Created by Congress in 1976 to help the president and White House staff steer the country in an increasingly complex world, OSTP leads cross-government efforts to incorporate scientific and technological developments into policy and budgetary decisions. During the Trump administration, OSTP staff dropped by …

Feb. 22, 2021 by Alexandra Klass
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This post was originally published on Lawfare. Reprinted with permission.

It is now a week out from the start of the massive Texas grid failure that has resulted in numerous deaths; millions of people plunged into darkness; scores of communities without clean water or heat in record cold temperatures; and billions of dollars in catastrophic damage to homes, businesses and the physical infrastructure that supports them. Critical questions surround the causes of this massive disaster and how to plan for the future so that a tragedy of this scale does not happen again.

At this point, there are many facts that Americans already know. Contrary to the spurious claims by Gov. Greg Abbott as well as numerous right-wing politicians and pundits, freezing wind turbines and the state’s history of supporting renewable energy development did not cause the grid to fail. Indeed, wind turbines outperformed grid operator …

Feb. 19, 2021 by Maggie Dewane
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Intersectional environmentalism is a relatively new phrase that refers to a more inclusive form of environmentalism, one that ties anti-racist principles into sectors that have long profited from overlooking or ignoring historically disenfranchised populations.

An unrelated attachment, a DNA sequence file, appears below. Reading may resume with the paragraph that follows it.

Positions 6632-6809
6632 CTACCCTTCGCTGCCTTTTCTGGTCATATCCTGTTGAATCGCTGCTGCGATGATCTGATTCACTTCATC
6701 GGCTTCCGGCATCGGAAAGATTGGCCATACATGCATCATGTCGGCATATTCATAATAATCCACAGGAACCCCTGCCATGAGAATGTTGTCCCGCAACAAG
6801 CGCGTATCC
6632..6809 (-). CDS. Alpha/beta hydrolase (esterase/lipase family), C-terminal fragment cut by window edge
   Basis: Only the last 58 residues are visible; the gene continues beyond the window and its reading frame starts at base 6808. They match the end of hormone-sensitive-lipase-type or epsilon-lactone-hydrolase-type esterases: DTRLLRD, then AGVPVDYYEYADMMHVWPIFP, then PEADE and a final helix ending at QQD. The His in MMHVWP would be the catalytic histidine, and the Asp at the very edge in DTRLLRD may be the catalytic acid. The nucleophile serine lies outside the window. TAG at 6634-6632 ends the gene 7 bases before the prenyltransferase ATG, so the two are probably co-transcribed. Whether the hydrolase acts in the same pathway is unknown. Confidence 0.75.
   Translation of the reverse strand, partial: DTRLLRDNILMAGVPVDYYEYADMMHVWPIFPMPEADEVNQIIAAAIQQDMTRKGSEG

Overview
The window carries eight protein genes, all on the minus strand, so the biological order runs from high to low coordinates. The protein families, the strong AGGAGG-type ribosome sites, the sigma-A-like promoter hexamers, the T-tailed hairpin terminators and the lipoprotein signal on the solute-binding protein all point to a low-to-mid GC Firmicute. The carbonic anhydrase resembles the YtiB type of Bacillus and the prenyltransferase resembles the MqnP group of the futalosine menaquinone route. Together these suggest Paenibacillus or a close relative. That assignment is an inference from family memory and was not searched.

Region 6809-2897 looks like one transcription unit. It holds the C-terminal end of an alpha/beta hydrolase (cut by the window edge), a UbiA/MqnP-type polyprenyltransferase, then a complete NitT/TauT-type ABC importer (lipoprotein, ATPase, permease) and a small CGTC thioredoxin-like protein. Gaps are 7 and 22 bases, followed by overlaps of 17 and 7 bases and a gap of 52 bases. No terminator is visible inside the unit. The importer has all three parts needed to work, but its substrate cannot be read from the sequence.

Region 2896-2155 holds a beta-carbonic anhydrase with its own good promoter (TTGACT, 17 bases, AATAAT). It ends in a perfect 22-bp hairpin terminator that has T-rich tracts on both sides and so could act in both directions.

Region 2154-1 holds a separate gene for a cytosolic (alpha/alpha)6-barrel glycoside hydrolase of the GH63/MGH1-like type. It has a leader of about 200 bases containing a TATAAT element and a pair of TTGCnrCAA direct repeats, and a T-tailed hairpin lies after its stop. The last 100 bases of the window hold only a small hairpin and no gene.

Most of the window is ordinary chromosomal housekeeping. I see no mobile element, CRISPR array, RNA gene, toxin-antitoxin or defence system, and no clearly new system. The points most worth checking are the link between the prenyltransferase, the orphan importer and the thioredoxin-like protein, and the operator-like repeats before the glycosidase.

According to youth activist Leah Thomas, “It brings injustices done to the most vulnerable communities, and the earth, to the forefront and does not minimize or silence social inequality. Intersectional environmentalism advocates for justice for people and the planet.”

Nearly 20 years ago, the Center for Progressive Reform (CPR) was founded on a vision that government could be reimagined and reformed so that it serves all people — regardless of income, background, race, or religion — and our planet. Intersectional environmentalism is that vision: thriving communities on a resilient planet. 

It is also the theme of CPR’s recent Climate, Energy, Justice video series and corresponding report. CPR takes issue with a business-as-usual approach to …

Feb. 18, 2021 by Amy Sinden
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In the midst of this long dark winter, it's heartening to see the Biden administration lay out a bold agenda for a more secure, fair, and sustainable future. Holding the Biden administration to its promise to reform the regulatory process to "ensure swift and effective federal action" to "improve the lives of the American people" is a crucial part of that effort. From her perch on a key congressional committee with oversight over agencies and the rulemaking process, the Delaware Valley's own Rep. Mary Gay Scanlon is well-positioned to do just that.